Every now and then a book about current events reads like a high-wire suspense story. Marc Solomon’s Winning Marriage provides an insider’s view of one of the most urgent questions of justice and social policy of our time. Gripping, concise, clear-eyed, Solomon’s work isn’t only a welcome history, Winning Marriage is a stimulant to the continuing pursuit of civil rights.
Marc Solomon's book is one of the most valuable I've read about the fight for legal equality for LGBT people. It is by far the best, and most accurate, of the accounts to legalize same-sex marriage. His narration demonstrates the crucial role that the intelligent, disciplined approach to the political process played in the successes we have won.
In Winning Marriage, Marc Solomon tells the riveting story of the long battle for marriage equality, with its strategic discipline and internal conflicts, principled leaders and committed adversaries, unexpected setbacks and lucky breaks. Even though I knew where each chapter would end, I was drawn into Marc’s detailed, carefully researched and deeply personal account -- and it left me wiping my eyes and pumping my fist. I can’t wait for the ultimate epilogue.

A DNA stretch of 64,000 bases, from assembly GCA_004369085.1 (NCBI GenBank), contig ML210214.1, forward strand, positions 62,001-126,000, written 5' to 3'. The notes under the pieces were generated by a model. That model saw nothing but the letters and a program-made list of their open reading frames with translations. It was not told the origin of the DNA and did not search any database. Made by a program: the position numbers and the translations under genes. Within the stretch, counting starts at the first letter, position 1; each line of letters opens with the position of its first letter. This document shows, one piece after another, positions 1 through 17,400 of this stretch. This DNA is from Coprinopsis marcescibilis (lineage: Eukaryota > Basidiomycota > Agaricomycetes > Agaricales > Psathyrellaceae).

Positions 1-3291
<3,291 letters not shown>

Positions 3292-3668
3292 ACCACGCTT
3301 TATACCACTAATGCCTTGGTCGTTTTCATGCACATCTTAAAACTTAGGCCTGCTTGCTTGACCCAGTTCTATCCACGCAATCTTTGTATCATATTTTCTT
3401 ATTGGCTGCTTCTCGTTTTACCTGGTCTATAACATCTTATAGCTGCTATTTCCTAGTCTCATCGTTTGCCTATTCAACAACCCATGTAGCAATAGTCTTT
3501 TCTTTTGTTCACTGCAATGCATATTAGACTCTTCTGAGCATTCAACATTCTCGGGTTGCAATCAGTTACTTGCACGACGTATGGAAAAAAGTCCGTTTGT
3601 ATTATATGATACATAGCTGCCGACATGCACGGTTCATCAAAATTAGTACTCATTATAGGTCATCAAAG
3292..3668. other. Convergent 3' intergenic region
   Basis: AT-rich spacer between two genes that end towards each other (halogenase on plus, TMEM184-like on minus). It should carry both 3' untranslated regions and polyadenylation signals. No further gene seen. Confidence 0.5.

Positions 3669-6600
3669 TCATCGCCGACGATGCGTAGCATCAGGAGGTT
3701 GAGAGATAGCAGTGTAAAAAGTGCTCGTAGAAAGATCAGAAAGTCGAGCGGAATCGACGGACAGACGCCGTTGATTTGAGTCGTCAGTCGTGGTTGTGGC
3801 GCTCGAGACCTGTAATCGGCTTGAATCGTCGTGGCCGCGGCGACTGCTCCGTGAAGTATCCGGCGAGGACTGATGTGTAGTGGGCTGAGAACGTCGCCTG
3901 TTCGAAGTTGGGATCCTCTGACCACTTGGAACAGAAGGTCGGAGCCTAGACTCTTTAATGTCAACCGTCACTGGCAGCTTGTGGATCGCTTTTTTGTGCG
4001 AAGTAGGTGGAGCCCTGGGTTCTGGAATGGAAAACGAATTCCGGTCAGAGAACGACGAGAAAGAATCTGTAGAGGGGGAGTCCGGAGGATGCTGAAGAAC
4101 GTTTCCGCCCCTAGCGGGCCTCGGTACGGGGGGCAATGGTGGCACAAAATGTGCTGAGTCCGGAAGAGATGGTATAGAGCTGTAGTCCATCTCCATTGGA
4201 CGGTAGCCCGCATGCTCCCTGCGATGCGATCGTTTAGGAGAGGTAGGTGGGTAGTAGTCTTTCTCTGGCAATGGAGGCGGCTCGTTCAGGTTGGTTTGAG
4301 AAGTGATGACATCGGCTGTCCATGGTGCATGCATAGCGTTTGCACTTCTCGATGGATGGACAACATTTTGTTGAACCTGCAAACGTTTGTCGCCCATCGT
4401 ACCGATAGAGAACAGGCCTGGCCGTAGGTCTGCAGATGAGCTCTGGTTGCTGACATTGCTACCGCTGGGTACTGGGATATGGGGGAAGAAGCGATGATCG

It’s hard to imagine a more thorough, lively account of the fight for marriage equality coming from someone who labored on the front lines for over a decade. Marc traces in careful detail the emergence of the first major social movement of this century in a way that will inspire activists on the side of justice and equality for decades to come.
Solomon's powerful account of this enormously successful civil rights battle is both an inspiration and a hugely important guide for strategists, organizers, and everyone else who seeks to take on the system and create what my grandfather called 'a revolution of the mind and heart.'
As one of the key players in the quest for marriage equality, Marc has an amazing story to tell. This movement was years in the making, yet the speed and manner in which opinion on the topic has changed is breathtaking. Marc’s ringside narrative of this achievement is inspiring and historic.
The recent and unprecedented victories we’ve seen in the battle to secure marriage equality would not have been possible without Marc Solomon. In Winning Marriage, he delivers a compelling and moving inside story.